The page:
Businessman winning state contracts watched football match with Viktor Orbán

Hungarian Prime Minister Viktor Orbán was watching Saturday’s football match from the VIP sector of Pancho Aréna, a football stadium in his hometown, in the company of a handful of people. According to the photos made by news site 444, only three people were with him: his father, one of his brothers, and a bald man who had not been spotted near the Prime Minister before.

This man is Gábor Szentgyörgyi, an IT entrepreneur, whose company, despite not even having a functioning website, has been winning lucrative state contracts in recent years.

During the match, Szentgyörgyi was sitting next to Győző Orbán Jr., one of the two brothers of the prime minister. As Direkt36 had reported, Szentgyörgyi and Orbán Győző Jr. have known each other for years.

They are connected through wrestling.

Győző Orbán Jr. had been a wrestler in his teenage years and returned to the sport in his 30s, even winning the European Championship in his age group. He has also been a prominent leader of the Hungarian wrestling scene: records show that he is the honorary president of a sport club, of which Gábor Szentgyörgyi is also a member. Orbán and Szentgyörgyi even went on a trip organized by the club, news reports and photos show.

Gábor Szentgyörgyi, second from the right. Photo: Tamas Botos/444

Neither Viktor Orbán’s office, nor Szentgyörgyi’s company, IMG Solution, responded to requests for comment. Several sources who know Szentgyörgyi personally confirmed to Direkt36 that he can be seen in 444’s photos.

IMG Solution, a company selling IT and office products, produced spectacular growth in just a few years. In 2012, its revenues were only 46 million forints (150 thousand euros), but in 2015, it made 4.7 billion forints (15.2 million euros), meaning that it grew by 100 times. The company, which does not even have a functioning website, managed to accomplish this after a series of victories in lucrative state tenders.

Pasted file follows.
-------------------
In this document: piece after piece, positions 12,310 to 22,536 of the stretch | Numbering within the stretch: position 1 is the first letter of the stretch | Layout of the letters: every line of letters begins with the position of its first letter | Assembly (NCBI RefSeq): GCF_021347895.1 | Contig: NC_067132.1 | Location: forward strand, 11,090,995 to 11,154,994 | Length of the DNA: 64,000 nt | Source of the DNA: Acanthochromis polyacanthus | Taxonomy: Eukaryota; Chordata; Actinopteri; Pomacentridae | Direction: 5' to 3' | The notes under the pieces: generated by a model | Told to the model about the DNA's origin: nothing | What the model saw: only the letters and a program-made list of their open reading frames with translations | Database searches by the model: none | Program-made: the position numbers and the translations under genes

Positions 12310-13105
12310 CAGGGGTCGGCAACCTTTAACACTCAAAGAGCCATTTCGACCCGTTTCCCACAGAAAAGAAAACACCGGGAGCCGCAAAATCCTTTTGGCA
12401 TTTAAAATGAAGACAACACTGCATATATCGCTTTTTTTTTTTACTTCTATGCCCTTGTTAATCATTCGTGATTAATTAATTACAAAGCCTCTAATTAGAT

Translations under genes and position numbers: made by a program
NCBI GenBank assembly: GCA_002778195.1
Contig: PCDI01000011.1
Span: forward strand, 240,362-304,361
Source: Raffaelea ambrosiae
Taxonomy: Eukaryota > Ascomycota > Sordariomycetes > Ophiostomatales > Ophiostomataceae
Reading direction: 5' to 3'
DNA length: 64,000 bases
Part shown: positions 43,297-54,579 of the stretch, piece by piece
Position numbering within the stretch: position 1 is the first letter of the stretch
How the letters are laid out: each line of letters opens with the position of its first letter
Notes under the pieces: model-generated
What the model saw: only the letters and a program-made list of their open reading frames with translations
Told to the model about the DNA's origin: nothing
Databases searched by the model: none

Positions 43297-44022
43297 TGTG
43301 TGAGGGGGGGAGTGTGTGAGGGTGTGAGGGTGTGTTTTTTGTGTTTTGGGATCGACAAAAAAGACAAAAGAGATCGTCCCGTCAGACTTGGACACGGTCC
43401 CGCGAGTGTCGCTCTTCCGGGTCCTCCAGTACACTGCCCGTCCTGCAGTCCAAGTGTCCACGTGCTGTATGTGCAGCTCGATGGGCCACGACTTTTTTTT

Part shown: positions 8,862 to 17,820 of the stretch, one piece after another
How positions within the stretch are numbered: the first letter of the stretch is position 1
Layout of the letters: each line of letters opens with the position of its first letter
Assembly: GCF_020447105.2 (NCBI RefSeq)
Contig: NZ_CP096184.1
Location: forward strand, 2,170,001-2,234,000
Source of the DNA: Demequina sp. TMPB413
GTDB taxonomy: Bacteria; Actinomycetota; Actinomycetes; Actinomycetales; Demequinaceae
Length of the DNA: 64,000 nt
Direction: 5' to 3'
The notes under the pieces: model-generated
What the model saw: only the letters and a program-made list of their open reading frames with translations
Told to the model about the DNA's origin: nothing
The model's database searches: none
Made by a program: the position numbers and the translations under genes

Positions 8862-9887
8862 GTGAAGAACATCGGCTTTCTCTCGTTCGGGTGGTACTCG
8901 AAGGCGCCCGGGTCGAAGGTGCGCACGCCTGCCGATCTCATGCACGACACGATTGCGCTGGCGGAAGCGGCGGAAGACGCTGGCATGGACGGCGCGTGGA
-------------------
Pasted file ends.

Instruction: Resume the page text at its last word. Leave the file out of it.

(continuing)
We can only do this work if we have supporters.
Become a supporting member now!

In general, it is decided in several rounds which companies can provide IT and office technology products to government agencies and other state institutions. First, the Procurement and Supply Directorate selects companies, often dozens of them, through a procurement. The directorate signs a framework contract with the selected companies. Then the individual state agencies can order products, like laptops or photocopy machines, exclusively from these companies. For example, if the National Tax Authority wants to buy new computers, it has to solicit offers from the companies in the framework contract and will choose one of them.

IMG Solution got its first framework contract in September 2013. It was a 44-billion-forint (142.8 million euros) framework contract for “computer systems and related services.” The company has become a participant of 8 similar framework contracts since then. Four of these were finalized last year, including an 80-billion-forint (260 million euros) contract for providing IT devices.

The Procurement and Supply Directorate did not respond to questions about the amount of revenue IMG Solution actually received through these framework contracts and the company did not answer these questions either.

As Direkt36 reported previously, in one case, a consortium of companies, including IMG Solution, won a major public tender of the National Tax and Customs Authority (NAV) despite submitting the highest bid. The consortium’s offer was close to 1 billion forints (3.2 million euros) in the tender initiated by NAV to buy 2500 printers. Five other bidders entered the tender and all of them offered lower prices. Still, their offers were eliminated by NAV, which argued that they did not meet the technical conditions outlined in the tender documentation.

  • András Pethő

    András is a co-founder, editor and executive director of Direkt36. Previously, he was a senior editor for leading Hungarian news site Origo before it had been transformed into the government’s propaganda outlet. He also worked for the BBC World Service in London and was a reporter at the investigative unit of The Washington Post. He has contributed to several international reporting projects, including The Panama Papers. He twice won the Soma Prize, the prestigious annual award dedicated to investigative journalism in Hungary. He was a World Press Institute fellow in 2008, a Humphrey fellow at the University of Maryland in 2012/13, and a Nieman fellow at Harvard University in 2019/20. András has taught journalism courses at Hungarian universities.